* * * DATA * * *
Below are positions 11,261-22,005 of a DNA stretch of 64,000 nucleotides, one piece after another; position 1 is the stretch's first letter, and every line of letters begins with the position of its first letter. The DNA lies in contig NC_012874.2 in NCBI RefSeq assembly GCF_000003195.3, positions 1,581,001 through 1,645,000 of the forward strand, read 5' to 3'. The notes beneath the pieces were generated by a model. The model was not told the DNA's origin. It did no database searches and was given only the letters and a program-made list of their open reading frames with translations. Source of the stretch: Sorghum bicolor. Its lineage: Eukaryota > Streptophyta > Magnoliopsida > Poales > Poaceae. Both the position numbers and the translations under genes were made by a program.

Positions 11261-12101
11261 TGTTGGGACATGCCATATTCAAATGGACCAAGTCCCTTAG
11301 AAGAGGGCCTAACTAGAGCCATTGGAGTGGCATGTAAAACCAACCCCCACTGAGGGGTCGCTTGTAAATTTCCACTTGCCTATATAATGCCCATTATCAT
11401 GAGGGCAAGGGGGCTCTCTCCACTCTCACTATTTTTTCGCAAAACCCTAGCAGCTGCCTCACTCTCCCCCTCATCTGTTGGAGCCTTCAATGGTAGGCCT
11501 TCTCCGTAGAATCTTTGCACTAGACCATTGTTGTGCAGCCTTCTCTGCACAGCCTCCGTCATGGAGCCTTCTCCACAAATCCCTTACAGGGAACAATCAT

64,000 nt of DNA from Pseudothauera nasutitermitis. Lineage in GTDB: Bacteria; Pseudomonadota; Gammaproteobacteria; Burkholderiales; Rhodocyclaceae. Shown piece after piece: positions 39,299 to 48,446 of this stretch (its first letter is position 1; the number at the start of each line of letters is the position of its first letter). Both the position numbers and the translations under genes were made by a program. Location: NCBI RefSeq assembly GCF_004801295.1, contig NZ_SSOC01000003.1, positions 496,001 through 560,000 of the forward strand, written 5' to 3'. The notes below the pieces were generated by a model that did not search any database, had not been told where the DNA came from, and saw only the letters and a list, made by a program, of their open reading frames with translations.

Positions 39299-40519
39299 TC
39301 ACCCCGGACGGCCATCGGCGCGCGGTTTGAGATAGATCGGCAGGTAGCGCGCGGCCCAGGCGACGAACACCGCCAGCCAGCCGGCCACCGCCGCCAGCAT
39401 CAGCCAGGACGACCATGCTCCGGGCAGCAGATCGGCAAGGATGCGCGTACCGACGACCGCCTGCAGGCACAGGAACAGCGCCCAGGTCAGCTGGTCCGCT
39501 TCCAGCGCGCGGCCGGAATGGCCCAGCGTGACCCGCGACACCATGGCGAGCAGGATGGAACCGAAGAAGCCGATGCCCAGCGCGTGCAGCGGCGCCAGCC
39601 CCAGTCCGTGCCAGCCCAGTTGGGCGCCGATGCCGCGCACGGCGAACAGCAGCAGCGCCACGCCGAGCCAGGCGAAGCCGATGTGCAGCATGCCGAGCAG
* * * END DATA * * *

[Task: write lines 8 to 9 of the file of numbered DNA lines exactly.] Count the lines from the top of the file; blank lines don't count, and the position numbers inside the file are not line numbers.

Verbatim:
Positions 39299-40519
39299 TC